Rain and heat usually are good for summer tomatoes. But too much of a good thing is causing trouble for South Carolina gardeners this year.
Early heat that stressed plants followed by heavy rains have contributed to what Clemson Extension Service agent Powell Smith calls an above-average outbreak of early blight, a fungal infection that harms tomato plants, mostly in home gardens.
North Carolina hasn’t seen as much problem with the disease, according to farmers and extension agents.
Two kinds of blight can affect tomatoes. Early blight is a fungus that starts in the leaves lower in the plant and moves upward, infecting leaves with distinctive target-shaped spots of dark lesions surrounded by a yellow halo. You end up with a sick-looking plant with crispy, burned-looking leaves on the bottom and greener leaves toward the top.
Late blight, which can come with cooler weather in the fall, affects both tomatoes and potatoes and can cause much more damage to horticulture. It’s the same fungus that caused the Irish potato famine in the 19th century.
A couple of cases of late blight have been spotted this year in North Carolina, according to the N.C. Department of Agriculture. One was in Sampson County and the other was at the Mills River Research Station south of Asheville. While that’s earlier in the season than usual, both outbreaks are being treated.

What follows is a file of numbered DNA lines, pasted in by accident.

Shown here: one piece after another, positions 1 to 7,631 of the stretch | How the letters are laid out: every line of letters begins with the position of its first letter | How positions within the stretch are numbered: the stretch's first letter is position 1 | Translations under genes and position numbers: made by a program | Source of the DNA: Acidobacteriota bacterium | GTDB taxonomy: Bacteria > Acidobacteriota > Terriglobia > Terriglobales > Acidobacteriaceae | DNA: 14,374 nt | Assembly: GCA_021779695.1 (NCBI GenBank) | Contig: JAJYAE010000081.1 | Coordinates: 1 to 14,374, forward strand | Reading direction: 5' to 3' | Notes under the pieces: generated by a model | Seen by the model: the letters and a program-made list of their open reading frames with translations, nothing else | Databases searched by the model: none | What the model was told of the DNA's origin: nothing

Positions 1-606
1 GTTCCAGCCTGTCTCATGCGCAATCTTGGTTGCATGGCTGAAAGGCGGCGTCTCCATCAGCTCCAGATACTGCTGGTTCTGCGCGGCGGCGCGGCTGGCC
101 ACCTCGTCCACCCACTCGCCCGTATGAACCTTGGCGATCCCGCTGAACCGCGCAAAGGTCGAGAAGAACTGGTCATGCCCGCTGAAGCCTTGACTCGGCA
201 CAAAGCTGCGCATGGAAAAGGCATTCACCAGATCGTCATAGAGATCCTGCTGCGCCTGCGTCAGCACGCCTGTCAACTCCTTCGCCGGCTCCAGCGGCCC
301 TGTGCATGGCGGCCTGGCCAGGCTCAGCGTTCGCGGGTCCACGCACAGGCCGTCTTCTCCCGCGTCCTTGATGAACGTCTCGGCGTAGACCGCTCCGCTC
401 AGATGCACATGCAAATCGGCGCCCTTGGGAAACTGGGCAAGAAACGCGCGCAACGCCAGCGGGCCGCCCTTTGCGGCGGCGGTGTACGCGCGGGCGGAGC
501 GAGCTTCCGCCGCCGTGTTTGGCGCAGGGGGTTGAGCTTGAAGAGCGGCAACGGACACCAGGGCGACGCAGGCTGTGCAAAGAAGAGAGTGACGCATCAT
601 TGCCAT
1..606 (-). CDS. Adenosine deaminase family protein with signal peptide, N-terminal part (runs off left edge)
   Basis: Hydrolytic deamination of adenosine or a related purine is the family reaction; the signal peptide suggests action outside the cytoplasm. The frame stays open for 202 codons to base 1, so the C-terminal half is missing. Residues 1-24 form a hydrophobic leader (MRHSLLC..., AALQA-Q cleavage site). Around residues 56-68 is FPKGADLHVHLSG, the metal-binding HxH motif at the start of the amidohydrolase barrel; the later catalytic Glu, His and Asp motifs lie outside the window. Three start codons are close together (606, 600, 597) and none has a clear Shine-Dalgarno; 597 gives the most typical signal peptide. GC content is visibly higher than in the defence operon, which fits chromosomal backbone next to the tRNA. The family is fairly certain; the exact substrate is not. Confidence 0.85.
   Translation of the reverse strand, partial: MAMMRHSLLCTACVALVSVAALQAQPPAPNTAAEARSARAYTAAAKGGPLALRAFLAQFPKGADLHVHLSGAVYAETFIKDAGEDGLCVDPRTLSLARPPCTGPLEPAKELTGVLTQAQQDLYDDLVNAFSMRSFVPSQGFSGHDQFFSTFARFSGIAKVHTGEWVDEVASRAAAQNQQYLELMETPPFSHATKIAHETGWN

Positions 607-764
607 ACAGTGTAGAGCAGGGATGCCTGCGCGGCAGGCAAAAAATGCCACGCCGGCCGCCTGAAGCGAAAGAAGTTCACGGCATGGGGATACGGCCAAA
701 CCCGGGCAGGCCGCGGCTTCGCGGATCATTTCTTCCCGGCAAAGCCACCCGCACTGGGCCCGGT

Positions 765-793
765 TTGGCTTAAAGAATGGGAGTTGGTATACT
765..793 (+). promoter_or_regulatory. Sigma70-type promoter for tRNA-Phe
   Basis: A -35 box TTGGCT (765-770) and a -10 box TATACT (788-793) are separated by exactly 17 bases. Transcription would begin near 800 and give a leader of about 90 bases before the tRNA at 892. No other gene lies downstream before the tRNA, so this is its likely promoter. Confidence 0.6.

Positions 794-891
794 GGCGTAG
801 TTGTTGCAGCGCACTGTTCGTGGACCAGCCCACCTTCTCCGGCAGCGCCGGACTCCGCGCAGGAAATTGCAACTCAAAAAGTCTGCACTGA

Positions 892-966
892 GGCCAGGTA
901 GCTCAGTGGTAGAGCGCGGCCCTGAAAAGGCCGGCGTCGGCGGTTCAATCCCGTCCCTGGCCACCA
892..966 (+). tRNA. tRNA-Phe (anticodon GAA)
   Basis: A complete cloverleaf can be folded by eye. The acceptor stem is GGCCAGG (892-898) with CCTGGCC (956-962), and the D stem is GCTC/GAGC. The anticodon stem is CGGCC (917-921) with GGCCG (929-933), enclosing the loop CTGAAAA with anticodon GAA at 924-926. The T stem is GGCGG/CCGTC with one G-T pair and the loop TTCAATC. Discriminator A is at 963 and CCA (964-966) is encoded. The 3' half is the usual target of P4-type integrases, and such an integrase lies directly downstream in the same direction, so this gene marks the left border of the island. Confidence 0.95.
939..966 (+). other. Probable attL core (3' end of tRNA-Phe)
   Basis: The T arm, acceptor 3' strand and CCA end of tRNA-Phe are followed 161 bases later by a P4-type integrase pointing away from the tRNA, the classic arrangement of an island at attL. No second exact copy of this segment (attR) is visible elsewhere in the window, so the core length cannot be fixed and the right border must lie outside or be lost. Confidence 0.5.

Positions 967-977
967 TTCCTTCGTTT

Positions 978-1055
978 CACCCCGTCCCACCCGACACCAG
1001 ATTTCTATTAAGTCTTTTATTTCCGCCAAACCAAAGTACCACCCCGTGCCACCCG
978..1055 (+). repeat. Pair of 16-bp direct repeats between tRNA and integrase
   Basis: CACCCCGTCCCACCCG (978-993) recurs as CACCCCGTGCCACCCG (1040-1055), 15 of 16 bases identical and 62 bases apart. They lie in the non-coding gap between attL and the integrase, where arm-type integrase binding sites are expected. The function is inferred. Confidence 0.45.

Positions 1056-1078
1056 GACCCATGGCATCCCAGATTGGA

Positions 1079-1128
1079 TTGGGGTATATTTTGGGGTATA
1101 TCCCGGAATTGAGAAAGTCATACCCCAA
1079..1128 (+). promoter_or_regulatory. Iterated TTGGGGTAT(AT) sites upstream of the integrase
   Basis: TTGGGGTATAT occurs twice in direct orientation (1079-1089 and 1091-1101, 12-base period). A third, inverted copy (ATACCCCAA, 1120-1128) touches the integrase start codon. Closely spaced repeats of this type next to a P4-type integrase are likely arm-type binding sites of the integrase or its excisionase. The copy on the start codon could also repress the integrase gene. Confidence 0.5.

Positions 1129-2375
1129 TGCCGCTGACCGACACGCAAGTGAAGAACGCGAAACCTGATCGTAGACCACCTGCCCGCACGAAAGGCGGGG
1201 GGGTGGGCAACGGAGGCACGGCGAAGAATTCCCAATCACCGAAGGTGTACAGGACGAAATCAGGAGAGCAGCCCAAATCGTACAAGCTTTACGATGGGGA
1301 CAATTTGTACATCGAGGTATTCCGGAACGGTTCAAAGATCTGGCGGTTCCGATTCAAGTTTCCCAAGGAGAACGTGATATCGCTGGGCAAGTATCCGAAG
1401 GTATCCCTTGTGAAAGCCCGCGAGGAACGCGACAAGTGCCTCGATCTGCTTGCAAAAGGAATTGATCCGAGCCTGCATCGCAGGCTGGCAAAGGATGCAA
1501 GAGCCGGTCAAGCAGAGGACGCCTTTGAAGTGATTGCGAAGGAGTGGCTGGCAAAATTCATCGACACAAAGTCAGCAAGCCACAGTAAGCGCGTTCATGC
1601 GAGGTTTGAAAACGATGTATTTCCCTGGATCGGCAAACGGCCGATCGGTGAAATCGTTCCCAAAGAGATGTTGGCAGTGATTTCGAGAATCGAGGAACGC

While early blight dogs home gardeners, it doesn’t really harm commercial crops or tomato prices, Smith said. Commercial growers expect early blight and compensate with resistant varieties and sprays.
Scott Ewers, horticulture agent for Mecklenburg Cooperative Extension, says gardeners usually don’t notice the infection until it has spread through the plant. “And a lot of times, it’s too late.”
Ewers hasn’t had many calls about it this year, even though conditions have been right for an outbreak in the Charlotte area.
If you have an infected plant, you can pull off the diseased leaves to slow the spread, says Ewers. Spraying fungicide is costly, particularly this late in the tomato season. “You may be able to buy tomatoes for that price.”
Powell Smith in South Carolina suggests not composting your tomato plants at the end of the season. If blight is present, it can be reintroduced into your garden next year.
Dane Fisher of Fisher Farms in Richfield, who sells tomatoes at the Matthews Community Farmers Market, says he hasn’t had trouble with blight. He’s had more trouble with his tomatoes all ripening at once because of extremely high heat a few weeks ago.
“I’ve got a barnful of tomatoes. I won’t be able to get rid of them all,” he said Tuesday. “Three weeks from now, we won’t have any.”